Kyle D Zimmer portrait

Kyle D Zimmer

Professor (on sabbatical Fall 2016)
Degree
Ph.D. North Dakota State University
Office
OWS 359/Lab: OWS 267B
Phone
(651) 962-5244
Toll Free
(800) 328-6819, Ext. 2-5244
Mail
OWS 352
University of St. Thomas
2115 Summit Ave.
Saint Paul MN 55105

RESEARCH INTERESTS

Aquatic ecology, focused on:

  • Community and ecosystem ecology of shallow lakes and wetlands.

  • Role of food-web interactions in the alternative stable state model for shallow lakes. 

  • Ecology of fish, aquatic invertebrates, and submerged macrophytes.

  • Biotic and abiotic factors responsible for the structure of aquatic food webs.

  • Biotic influences on species diversity in shallow lakes.

  • Stoichiometric relationships in aquatic habitats.

  • Modeling aquatic ecosystems and processes, biometry.

 

RECENT PUBLICATIONS

(Undergraduate students are indicated by *.)

  • Hanson, M.A., B.R. Herwig, K.D. Zimmer, and N. Hansel-Welch.  2016.  Rehabilitation of shallow lakes: time to adjust expectations? Submitted to Hydrobiologia doi:10.1007/s10750-016-2865-9.
  • Ramstack Hobbs, J.M., W.O. Hobbs, M.B. Edlund, N. Hoidal, K.M. Theissen, K.D. Zimmer, L. Domine, M.A. Hanson, B.R. Herwig, and J.B. Cotner. 2016. The legacy of large regime shifts in shallow lakes. Ecological Applications DOI: 10.1002/eap.1382
  • Zimmer, K.D., M.A. Hanson, and D.A. Wrubleski. 2016. Invertebrates in permanent wetlands (long-hydroperiod marshes and shallow lakes. In D. Batzer and D. Boix (eds.). Invertebrates in Freshwater Wetlands: An International Perspective on their Ecology. Springer.  
  • Zimmer, K.D., W.O. Hobbs, L.M. Domine, B.R. Herwig, M.A. Hanson, and J.B. Cotner. 2016. Uniform carbon fluxes in shallow lakes in alternative stable states. Limnology and Oceanography 61:330–340.
  • Hanson, M.A., C.A. Buelt*, K.D. Zimmer, B.R. Herwig, S. Bowe, and K.M. Maurer*. 2015.  Community correspondence among aquatic invertebrates, fish, and submerged aquatic plants in shallow lakes. Freshwater Science 34: 953–964.
  • Nolby, L.E.*, K.D. Zimmer, M.A. Hanson, and B.R. Herwig. 2015. Is the island biogeography model a poor predictor of biodiversity patterns in shallow lakes?  Freshwater Biology 60:870-880. 

Fall 2016 Courses

Fall 2016 Courses
Course - Section Title Days Time Location

J-Term 2017 Courses

J-Term 2017 Courses
Course - Section Title Days Time Location
BIOL 209 - 01 Biology of Sustainability - T W R F - - 0830 - 1130 OWS 250
CRN: 10061 4 Credit Hours Instructor: Kyle D. Zimmer Influences of humans on the global environment have reached unprecedented levels, increasing the need for society to strive to live in a sustainable manner. Many issues facing the environment have a biological basis. Thus, an understanding of basic biology is necessary to understand and address many environmental issues. This course will cover the fundamental biology involved with five environmental issues at the global scale: climate change, excessive nutrient loading into ecosystems, agricultural production, chemical contaminants, and loss of biodiversity. Specific biological principles to be covered include energy and nutrient mass balance by organisms and ecosystems, homeostasis and organismal physiology, and population dynamics and conservation biology. Prerequisite: A minimum grade of C- in BIOL 208, or any 100-level GEOL, and CHEM 112 or CHEM 115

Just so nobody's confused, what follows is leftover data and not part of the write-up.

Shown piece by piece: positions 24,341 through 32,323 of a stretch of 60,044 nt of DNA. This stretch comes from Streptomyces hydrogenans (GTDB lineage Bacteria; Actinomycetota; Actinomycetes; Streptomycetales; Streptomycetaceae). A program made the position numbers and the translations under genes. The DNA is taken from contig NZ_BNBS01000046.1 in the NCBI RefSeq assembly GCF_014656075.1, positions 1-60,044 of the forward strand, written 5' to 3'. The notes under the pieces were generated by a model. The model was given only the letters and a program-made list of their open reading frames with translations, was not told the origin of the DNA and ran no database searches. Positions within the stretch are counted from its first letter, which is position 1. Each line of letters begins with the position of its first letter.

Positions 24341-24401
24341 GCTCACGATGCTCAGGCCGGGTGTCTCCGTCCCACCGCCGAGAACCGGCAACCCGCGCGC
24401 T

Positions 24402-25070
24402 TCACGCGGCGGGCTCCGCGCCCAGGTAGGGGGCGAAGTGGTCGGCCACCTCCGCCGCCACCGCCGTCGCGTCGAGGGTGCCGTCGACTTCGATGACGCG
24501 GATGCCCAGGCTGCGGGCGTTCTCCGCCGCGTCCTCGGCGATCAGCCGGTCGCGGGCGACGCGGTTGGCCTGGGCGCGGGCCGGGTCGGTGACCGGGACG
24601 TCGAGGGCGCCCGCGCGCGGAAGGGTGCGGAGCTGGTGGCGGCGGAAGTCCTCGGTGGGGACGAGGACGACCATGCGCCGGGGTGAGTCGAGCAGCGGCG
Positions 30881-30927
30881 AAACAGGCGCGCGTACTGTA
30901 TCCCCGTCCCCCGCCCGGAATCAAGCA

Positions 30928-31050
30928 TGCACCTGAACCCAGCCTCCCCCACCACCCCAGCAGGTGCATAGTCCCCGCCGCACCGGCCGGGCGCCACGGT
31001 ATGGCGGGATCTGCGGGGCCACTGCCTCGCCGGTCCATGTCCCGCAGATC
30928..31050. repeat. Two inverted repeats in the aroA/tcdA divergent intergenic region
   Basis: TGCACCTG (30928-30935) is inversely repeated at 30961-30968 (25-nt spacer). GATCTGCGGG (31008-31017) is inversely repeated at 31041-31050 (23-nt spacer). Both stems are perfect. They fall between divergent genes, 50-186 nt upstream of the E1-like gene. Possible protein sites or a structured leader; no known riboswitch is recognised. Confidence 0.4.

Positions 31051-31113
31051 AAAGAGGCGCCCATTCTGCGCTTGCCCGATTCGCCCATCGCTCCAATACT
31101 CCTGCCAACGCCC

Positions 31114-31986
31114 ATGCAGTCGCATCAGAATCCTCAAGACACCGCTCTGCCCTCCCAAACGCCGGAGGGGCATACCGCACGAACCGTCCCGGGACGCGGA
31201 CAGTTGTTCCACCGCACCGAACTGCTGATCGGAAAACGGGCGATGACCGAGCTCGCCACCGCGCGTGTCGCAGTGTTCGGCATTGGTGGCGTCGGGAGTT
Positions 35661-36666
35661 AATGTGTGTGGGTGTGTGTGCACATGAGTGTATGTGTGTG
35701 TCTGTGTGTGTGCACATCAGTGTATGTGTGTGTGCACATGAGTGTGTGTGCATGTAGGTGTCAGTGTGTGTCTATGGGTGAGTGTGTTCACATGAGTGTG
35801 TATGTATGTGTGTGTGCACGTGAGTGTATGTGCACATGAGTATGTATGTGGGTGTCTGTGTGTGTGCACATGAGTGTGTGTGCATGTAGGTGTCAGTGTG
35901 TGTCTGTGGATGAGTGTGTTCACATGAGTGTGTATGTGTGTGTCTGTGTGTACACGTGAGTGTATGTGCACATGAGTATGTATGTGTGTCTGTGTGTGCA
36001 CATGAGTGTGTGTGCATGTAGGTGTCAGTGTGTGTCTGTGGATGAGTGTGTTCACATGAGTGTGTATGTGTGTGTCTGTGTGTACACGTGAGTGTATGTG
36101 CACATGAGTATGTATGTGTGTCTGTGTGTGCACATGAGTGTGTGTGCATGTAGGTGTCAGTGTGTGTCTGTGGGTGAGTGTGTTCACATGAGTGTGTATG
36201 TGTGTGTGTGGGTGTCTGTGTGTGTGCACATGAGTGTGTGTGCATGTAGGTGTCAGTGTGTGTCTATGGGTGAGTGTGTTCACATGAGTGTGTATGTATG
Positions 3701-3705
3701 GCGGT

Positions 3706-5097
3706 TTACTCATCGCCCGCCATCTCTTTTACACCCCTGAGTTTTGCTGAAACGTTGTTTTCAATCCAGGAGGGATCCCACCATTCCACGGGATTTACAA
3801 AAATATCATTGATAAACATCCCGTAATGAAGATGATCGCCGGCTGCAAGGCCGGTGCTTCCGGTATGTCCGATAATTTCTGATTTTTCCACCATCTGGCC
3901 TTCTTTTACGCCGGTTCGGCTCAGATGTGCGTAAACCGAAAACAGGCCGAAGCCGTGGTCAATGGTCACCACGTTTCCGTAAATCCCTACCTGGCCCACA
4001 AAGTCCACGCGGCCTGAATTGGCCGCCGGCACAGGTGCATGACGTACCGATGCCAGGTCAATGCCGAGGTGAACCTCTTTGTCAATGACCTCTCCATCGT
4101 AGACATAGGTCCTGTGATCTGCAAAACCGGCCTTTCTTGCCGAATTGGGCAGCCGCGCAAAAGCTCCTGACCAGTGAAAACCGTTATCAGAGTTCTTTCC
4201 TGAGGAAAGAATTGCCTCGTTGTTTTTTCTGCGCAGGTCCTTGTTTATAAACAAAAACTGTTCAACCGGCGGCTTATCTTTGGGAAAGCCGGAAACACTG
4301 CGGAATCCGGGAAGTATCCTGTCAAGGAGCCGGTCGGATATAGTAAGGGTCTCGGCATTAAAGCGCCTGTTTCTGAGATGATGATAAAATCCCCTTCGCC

Schedule Details

Location Time Day(s)
BIOL 209 - 51 Biology of Sustainability/Lab - T W R - - - 1300 - 1600 OWS 378
CRN: 10062 0 Credit Hours Instructor: Kyle D. Zimmer Influences of humans on the global environment have reached unprecedented levels, increasing the need for society to strive to live in a sustainable manner. Many issues facing the environment have a biological basis. Thus, an understanding of basic biology is necessary to understand and address many environmental issues. This course will cover the fundamental biology involved with five environmental issues at the global scale: climate change, excessive nutrient loading into ecosystems, agricultural production, chemical contaminants, and loss of biodiversity. Specific biological principles to be covered include energy and nutrient mass balance by organisms and ecosystems, homeostasis and organismal physiology, and population dynamics and conservation biology. Prerequisite: A minimum grade of C- in BIOL 208, or any 100-level GEOL, and CHEM 112 or CHEM 115

Schedule Details

Location Time Day(s)

Spring 2017 Courses

Spring 2017 Courses
Course - Section Title Days Time Location